You’ll be back to getting high every day, drinking every night, sleeping with women you hate (link), and most importantly, hating yourself. You’ll curse me and your life, or you will fall to your knees in gratitude day after day at the majesty you experience.
But, there will be no in between.”
“What’s the deciding factor?” I asked.
“It’s simple,” she replied. “You need to forgive your ex-wife, here and now, one hundred percent. No ifs, no ands, no buts. One hundred percent. 99.9 percent lands you back in addiction and hell. One hundred percent propels you to heaven.
Your choice, but this is your only chance and it has to be all in or all out.”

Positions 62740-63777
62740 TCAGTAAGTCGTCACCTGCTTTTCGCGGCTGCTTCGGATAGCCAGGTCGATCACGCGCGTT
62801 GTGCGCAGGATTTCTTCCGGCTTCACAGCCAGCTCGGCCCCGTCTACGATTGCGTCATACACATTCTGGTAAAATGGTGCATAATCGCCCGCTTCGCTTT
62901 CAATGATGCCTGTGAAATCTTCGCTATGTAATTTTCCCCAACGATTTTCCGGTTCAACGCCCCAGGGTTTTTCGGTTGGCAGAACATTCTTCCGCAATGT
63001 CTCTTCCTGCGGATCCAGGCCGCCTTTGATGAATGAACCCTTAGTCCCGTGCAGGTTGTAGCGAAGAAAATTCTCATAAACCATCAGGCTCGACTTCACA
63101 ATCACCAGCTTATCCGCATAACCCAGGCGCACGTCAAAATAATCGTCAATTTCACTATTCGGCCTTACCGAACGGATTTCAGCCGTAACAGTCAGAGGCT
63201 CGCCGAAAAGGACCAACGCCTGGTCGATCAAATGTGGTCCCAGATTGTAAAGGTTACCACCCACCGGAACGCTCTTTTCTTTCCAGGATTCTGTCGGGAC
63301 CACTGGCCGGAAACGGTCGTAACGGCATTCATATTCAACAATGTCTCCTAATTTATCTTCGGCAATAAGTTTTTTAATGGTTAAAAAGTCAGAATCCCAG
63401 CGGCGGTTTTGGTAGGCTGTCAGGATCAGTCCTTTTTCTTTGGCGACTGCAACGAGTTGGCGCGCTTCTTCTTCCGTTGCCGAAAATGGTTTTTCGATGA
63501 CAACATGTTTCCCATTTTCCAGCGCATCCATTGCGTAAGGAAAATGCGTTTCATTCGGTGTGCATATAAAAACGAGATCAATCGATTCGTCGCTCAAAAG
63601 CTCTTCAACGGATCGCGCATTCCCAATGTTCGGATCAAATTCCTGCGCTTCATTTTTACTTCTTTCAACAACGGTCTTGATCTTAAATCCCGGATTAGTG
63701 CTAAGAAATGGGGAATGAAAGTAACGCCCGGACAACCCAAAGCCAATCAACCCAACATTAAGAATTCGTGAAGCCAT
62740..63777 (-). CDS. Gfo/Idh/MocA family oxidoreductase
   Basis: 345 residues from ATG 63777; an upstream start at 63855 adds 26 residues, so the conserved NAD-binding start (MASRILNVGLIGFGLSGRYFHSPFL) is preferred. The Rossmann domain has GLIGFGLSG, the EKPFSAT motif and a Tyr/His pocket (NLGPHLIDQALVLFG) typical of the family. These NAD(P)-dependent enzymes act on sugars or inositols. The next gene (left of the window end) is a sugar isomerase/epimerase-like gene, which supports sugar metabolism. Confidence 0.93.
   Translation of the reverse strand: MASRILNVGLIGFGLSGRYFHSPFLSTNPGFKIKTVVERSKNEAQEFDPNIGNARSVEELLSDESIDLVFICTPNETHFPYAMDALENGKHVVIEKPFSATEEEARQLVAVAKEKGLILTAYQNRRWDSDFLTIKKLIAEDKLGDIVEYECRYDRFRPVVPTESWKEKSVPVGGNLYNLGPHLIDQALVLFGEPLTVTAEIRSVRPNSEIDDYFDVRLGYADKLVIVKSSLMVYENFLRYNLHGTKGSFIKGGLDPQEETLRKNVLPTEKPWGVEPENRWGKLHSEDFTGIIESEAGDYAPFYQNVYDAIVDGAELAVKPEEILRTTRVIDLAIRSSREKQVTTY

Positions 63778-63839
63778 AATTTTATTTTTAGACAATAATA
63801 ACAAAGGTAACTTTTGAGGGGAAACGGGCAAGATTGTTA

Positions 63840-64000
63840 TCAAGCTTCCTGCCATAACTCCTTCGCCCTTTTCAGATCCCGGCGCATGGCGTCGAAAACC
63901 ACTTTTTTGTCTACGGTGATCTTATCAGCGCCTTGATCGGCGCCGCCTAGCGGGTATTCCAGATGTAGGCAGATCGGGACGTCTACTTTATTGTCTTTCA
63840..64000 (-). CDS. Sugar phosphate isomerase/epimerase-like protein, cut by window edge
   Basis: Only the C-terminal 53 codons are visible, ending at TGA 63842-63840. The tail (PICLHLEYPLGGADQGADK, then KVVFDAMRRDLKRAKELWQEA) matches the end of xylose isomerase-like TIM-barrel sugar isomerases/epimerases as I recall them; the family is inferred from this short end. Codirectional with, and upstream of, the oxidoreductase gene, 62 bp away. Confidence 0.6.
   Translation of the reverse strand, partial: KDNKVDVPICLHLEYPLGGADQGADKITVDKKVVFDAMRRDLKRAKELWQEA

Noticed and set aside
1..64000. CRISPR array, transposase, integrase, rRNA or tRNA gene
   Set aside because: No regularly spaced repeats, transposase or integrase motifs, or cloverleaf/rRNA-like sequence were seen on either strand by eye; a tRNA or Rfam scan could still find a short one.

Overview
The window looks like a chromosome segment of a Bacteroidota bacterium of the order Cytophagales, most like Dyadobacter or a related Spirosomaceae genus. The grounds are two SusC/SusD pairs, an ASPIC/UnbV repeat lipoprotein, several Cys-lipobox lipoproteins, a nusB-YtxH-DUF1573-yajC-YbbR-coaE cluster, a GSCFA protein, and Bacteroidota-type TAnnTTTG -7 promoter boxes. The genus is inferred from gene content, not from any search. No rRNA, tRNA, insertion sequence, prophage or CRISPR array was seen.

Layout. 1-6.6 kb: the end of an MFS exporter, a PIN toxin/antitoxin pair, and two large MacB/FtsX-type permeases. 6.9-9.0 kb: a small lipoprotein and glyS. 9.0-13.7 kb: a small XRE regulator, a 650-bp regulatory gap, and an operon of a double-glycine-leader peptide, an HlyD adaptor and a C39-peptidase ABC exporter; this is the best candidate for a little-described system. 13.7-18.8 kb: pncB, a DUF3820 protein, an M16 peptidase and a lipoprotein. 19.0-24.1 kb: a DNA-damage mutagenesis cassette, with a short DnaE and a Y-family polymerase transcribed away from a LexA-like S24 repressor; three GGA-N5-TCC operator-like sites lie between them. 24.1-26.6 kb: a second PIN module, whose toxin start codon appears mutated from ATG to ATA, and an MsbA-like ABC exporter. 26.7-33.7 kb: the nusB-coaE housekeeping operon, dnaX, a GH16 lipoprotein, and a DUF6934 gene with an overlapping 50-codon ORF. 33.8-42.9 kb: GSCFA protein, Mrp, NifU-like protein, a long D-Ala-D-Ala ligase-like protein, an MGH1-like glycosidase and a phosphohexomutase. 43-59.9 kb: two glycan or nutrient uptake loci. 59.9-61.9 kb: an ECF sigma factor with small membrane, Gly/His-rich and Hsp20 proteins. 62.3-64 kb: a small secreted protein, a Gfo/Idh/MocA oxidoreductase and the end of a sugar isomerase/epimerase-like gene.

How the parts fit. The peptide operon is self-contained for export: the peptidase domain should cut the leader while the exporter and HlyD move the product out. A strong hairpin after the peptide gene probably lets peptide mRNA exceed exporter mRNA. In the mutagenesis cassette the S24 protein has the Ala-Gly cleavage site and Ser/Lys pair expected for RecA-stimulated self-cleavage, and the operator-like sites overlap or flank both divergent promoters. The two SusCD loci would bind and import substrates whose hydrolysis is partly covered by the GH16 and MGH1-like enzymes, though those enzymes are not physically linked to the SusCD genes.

I closed my eyes and breathed for a minute before turning my back on the moon and walking away.
I had spent a good portion of the last month seething with anger at the state of my divorce, at the negative turn it had taken, the promises broken and lies told. I had made hatred my companion when my toes were frozen and I was starving.
Ten steps later I stopped.
I turned back to the moon and said it.
“Ok. I’ll do it.
I’ll go all in. I forgive her. I forgive her for all of it. For lying to me, for betraying my trust, for trying to take our dog from me, for all of the change that her decision has forced into my life.”
“Don’t tell me,” the moon answered. “Tell her. Yell it into the vastness of this desert.”
And so I did.
I screamed into the sandy landscape, “I FORGIVE YOU! I FORGIVE YOU! I FORGIVE YOU!”
I yelled it over and over and over again.